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I thought I would be young forever

standard April 18, 2016 1 response

I’ve had a nice big patch of white hair over my right temple since our tumultuous 2011 experiences, but until recently, only a few others would appear here and there, easily ripped out and dismissed as mere annoyances. These days however, new white hairs appear with devastating frequency. And they’re no longer happy to let themselves be contained in an area that can somewhat easily be masked. Oh no. They’re popping up everywhere.

And then there’s this weird thing happening on my chest. As in, when I wake up I have these disgustingly deep wrinkles all down my cleavage. They fade as the day progresses, but man is that a hard thing to see first thing in the morning. It’s like I’m getting old or something.

Or rather, it’s like my body is trying to tell me something.

It’s like it’s trying to hint at the fact that I’m turning 40 in just three months.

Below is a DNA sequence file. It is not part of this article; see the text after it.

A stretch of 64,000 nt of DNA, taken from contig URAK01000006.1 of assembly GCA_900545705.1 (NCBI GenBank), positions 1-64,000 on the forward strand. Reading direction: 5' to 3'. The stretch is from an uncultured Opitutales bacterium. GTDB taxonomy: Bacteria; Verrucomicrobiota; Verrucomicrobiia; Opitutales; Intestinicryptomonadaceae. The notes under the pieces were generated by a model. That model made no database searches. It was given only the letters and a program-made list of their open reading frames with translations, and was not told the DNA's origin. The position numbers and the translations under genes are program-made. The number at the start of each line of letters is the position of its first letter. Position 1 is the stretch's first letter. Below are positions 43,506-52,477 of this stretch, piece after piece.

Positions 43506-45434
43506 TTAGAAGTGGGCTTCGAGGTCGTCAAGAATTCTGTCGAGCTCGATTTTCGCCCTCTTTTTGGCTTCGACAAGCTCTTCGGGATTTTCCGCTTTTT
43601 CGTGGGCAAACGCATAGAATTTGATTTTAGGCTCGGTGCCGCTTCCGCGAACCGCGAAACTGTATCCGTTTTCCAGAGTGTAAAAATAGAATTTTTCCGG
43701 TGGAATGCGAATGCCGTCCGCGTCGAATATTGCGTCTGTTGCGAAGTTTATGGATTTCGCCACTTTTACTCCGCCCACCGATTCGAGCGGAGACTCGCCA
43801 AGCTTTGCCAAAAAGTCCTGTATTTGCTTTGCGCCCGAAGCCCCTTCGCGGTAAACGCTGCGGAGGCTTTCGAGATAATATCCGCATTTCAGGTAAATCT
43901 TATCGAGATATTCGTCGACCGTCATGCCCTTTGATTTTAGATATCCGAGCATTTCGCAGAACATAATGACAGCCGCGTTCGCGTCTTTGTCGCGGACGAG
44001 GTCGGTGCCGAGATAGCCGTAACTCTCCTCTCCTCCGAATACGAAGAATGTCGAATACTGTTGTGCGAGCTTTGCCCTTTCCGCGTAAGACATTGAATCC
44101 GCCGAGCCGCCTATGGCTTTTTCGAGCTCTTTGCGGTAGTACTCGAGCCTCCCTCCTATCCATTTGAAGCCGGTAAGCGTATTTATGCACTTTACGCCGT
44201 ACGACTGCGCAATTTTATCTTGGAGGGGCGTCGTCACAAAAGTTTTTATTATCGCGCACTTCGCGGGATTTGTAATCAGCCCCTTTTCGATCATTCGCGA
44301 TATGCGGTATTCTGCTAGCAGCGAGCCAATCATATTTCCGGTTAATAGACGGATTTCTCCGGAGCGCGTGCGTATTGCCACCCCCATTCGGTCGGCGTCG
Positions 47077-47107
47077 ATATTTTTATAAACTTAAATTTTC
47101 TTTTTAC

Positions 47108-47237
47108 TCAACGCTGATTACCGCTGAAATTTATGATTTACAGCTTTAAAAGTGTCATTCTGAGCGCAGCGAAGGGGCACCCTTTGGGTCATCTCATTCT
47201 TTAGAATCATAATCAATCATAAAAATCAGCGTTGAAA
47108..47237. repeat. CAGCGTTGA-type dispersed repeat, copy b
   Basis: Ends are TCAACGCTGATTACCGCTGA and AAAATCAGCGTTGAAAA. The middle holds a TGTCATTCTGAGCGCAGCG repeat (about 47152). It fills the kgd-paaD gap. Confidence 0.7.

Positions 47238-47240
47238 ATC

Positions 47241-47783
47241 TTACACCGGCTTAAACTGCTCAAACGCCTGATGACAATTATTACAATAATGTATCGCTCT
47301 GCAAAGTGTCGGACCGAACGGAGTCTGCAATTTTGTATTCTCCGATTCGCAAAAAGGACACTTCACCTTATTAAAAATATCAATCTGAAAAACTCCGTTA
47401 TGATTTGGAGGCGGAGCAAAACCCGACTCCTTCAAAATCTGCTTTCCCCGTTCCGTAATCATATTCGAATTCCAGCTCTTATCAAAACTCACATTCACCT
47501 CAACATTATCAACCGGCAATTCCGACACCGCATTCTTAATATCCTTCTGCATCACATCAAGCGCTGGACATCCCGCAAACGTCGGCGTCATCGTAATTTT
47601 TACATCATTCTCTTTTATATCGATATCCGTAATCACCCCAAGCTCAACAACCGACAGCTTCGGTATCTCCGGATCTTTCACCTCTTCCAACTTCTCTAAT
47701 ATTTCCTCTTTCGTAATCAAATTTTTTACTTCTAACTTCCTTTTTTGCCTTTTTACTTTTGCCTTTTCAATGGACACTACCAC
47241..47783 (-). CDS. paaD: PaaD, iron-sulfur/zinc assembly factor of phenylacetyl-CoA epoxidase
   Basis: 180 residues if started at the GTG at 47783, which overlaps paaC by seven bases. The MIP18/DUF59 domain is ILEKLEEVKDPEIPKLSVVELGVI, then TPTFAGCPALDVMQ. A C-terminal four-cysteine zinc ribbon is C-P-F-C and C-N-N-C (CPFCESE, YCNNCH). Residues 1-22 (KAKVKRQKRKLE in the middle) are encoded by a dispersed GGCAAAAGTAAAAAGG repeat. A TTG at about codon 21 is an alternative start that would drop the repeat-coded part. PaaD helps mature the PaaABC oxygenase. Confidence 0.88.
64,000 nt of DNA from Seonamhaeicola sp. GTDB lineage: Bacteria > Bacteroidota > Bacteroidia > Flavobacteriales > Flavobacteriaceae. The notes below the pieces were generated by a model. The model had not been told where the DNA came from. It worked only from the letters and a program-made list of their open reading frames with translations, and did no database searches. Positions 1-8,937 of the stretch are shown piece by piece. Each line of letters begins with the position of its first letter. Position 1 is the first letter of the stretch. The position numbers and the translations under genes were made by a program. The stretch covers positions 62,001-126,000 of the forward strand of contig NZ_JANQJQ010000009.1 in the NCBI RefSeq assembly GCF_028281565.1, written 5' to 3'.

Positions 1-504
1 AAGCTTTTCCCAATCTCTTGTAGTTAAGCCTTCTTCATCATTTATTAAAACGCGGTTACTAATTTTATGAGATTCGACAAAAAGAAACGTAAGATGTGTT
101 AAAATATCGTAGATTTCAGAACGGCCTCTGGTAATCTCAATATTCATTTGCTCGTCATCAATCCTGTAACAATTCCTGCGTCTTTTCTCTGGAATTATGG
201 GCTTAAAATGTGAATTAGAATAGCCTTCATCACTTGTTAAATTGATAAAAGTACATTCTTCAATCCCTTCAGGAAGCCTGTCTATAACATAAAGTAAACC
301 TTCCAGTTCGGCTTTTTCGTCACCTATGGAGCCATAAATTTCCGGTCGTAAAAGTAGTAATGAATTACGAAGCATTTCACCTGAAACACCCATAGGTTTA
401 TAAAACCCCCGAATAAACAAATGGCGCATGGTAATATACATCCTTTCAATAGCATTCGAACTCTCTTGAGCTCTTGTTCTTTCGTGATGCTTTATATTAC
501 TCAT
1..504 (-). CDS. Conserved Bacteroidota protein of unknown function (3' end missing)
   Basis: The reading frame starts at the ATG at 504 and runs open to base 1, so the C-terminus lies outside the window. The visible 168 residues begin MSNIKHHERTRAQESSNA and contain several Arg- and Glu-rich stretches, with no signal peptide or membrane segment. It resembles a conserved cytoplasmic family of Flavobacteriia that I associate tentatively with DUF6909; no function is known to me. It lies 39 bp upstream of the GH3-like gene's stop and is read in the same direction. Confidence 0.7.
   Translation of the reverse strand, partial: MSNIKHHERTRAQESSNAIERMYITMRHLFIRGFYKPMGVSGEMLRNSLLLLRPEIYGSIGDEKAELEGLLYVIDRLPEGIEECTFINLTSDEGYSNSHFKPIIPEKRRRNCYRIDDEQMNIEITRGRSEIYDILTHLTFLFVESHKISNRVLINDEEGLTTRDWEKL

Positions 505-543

4. 0. In. 3. Months.

And how is that even possible?

I thought I was going to be young forever.

Or, rather, I thought I was still young.

Because young is a mindset, right? I’m sure I saw a poster on Pinterest that said something to that effect. And if it’s on Pinterest, it must be true. Right? RIGHT?

And I really thought I was still hip, and cool, and with it. I mean, I have a stripe of bluish green mermaid hair for crying out loud, if that doesn’t scream hip, I don’t know what does.

And then we went to Las Vegas, and spotted a young woman dressed in a show-girl outfit, posing in the street with people delighted to spend a couple dollars to have their picture taken with her. All she was wearing in lieu of a bra were two pretty little flower shaped pasties.

When M pointed her out to me, I gasped.

“Oh, that poor girl’s mother…” I whimpered.

M gave me a look, which made me whimper even louder.